But Sullivan had put a Lincoln County Sheriff’s Department case number on the investigation back in 2003; Graves had done the same in De Baca County.  On numerous occasions, the Investigators had publicly referred to their “official investigation” into the death of the Kid. Most of their work, up to and including the John Miller dig, had been done while both still served Lincoln County. The Investigators were also represented by lawyers hired and paid for by Lincoln County.

The court decision was almost a foregone conclusion; in November 2009, it ordered the Investigators to turn over their dig papers to Cooper and Stinnett.

By June 2010, the documents still had not been produced. Two former lawmen seem to be ignoring a legal decision. That crazy ol’ moon again, perhaps?

Bad Moon Risin’
Where does our cast of characters stand now?

The Investigators are trying to distance themselves from the Billy the Kid dig. In fact, Steve Sederwall and Tom Sullivan had a falling out late last year and don’t talk much. They face contempt of court charges if they fail to turn over their investigation documents.
Governor Richardson is finishing up his second and final term as New Mexico governor. It’s not clear what comes next for Richardson. A 2009 investigation into alleged “pay for play” schemes resulted in no charges—but a black eye for the governor. He’s still considering a pardon for Billy.

 Jay Miller continues to turn his reportorial eye on all things New Mexico. He has no plans to stop writing or fighting for the public’s right to know.

Hoax-buster Cooper is holed up in New Mexico. She doesn’t respond to interview requests, and she doesn’t want her picture taken. Acquaintances say Cooper genuinely fears for her safety from the Investigators and others who were part of the “Mega Hoax.” (When I asked Sederwall if he was out to get her, he just laughed. After a few seconds of silence, he started talking about guns.)

Lincoln County is on the hook for an unspecified amount in legal fees—not just for its lawyers and those representing Sheriff Virden and the Investigators, but also for the expenses incurred by Cooper and Stinnett.  And, just for the record, John Miller, Brushy Bill Roberts, Pat Garrett and Billy the Kid are all dead.  Aren’t they? I mean, that full moon can do some crazy things, can’t it?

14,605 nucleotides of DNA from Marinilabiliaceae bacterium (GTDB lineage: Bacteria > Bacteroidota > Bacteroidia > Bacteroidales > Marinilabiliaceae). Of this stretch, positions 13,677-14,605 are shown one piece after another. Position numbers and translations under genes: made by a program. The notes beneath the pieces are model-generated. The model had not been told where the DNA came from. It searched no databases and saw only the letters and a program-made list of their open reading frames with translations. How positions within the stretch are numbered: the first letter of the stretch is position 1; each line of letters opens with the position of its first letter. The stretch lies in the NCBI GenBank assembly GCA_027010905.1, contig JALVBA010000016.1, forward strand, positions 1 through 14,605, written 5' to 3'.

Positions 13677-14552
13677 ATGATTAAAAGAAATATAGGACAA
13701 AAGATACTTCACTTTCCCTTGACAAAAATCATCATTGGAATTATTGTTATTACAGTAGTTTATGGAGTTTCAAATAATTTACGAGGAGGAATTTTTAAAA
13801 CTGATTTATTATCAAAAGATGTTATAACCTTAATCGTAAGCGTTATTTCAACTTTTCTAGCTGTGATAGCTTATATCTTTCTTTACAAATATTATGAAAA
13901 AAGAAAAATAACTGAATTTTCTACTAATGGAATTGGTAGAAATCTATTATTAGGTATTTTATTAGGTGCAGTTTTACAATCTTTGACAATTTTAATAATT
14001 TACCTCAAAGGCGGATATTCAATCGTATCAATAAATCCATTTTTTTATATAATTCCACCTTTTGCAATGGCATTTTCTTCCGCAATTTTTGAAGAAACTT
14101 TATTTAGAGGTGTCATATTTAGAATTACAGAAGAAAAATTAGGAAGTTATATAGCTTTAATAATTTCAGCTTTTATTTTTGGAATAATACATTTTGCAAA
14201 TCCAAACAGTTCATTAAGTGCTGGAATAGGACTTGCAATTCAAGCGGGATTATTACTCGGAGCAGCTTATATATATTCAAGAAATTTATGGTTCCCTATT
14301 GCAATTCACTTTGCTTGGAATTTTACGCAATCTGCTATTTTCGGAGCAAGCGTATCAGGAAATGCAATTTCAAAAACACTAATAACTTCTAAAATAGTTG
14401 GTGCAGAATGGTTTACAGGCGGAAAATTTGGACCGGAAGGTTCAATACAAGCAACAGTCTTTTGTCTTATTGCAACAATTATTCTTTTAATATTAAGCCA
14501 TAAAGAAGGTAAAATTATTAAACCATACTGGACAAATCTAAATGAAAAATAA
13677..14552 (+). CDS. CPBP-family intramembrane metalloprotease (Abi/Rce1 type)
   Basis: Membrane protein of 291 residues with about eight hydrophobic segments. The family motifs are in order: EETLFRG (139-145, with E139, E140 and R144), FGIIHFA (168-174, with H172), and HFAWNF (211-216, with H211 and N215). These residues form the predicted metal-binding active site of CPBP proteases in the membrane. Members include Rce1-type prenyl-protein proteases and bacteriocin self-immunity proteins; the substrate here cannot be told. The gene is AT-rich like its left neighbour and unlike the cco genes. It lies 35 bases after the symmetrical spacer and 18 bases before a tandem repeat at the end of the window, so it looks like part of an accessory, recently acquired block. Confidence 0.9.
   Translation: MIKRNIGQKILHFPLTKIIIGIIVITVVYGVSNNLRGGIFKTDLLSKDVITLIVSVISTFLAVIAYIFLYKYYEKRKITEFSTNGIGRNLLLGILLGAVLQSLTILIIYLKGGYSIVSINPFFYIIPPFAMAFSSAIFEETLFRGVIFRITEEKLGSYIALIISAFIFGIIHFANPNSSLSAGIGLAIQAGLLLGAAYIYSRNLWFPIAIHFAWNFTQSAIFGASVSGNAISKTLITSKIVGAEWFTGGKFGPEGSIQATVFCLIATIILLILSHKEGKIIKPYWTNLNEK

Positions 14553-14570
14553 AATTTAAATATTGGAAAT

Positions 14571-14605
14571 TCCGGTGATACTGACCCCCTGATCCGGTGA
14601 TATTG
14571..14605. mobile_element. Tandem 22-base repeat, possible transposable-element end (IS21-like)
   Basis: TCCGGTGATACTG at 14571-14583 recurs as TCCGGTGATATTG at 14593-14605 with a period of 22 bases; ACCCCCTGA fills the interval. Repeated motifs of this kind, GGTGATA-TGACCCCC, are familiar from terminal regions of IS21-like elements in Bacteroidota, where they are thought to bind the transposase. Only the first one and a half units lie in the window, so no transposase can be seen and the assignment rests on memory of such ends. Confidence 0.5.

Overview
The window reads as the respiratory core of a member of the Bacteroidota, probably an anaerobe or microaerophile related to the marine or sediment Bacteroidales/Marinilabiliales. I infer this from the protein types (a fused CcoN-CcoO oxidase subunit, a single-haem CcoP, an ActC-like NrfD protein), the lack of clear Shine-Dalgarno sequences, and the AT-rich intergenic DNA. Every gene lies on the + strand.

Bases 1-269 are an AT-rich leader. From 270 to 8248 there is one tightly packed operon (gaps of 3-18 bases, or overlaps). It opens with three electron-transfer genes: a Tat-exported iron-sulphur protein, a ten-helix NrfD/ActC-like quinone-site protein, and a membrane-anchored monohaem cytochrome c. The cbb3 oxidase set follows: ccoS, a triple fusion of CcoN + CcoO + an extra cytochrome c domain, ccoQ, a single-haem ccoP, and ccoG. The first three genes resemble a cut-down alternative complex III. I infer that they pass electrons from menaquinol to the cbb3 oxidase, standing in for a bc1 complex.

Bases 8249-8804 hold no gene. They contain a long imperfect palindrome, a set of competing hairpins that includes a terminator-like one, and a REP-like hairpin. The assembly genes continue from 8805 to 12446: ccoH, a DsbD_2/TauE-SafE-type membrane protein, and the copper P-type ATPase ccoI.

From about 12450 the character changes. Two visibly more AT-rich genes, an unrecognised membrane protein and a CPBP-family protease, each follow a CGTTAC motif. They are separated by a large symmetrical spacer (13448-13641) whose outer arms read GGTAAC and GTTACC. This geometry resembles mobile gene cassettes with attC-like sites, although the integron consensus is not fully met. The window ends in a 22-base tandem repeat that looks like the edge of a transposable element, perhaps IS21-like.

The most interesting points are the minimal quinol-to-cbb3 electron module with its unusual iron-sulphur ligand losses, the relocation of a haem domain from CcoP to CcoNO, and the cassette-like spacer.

Mark Boardman knows many of the people featured in this article, particularly Frederick Nolan (I also officially distribute his book Bad Blood), Paul Hutton and, of course, True West’s Executive Editor Bob Boze Bell.


  1. This is indeed investigative reporting covering the attempts to dig up Billy the Kid over the past seven years. True West magazine has been covering this story in numerous articles, starting with our August/September 2003 cover story, and this article sums up the whole crazy ordeal up to today. The story does sound too crazy to be true, at times, which is why Mark Boardman went to great pains to reaffirm "You can't make this stuff up" throughout his article.

    We don't cover fiction in the pages of our magazine, so if you're reading it here, you can count on it being fact. What's exciting about covering Old West history, though, is that revelations do come about that change the accepted history. You can also count on us to continuously pursue the truth as much as it can be known.


    Meghan Saar
    True West Magazine

  2. Speaking of fact, here's one for you: in July 1881, the full moon was on the 11th. It would still have been pretty bright the night of the 14th, but it was well past full by then.

    Sorry. ;-)
    posted by Janet Erwin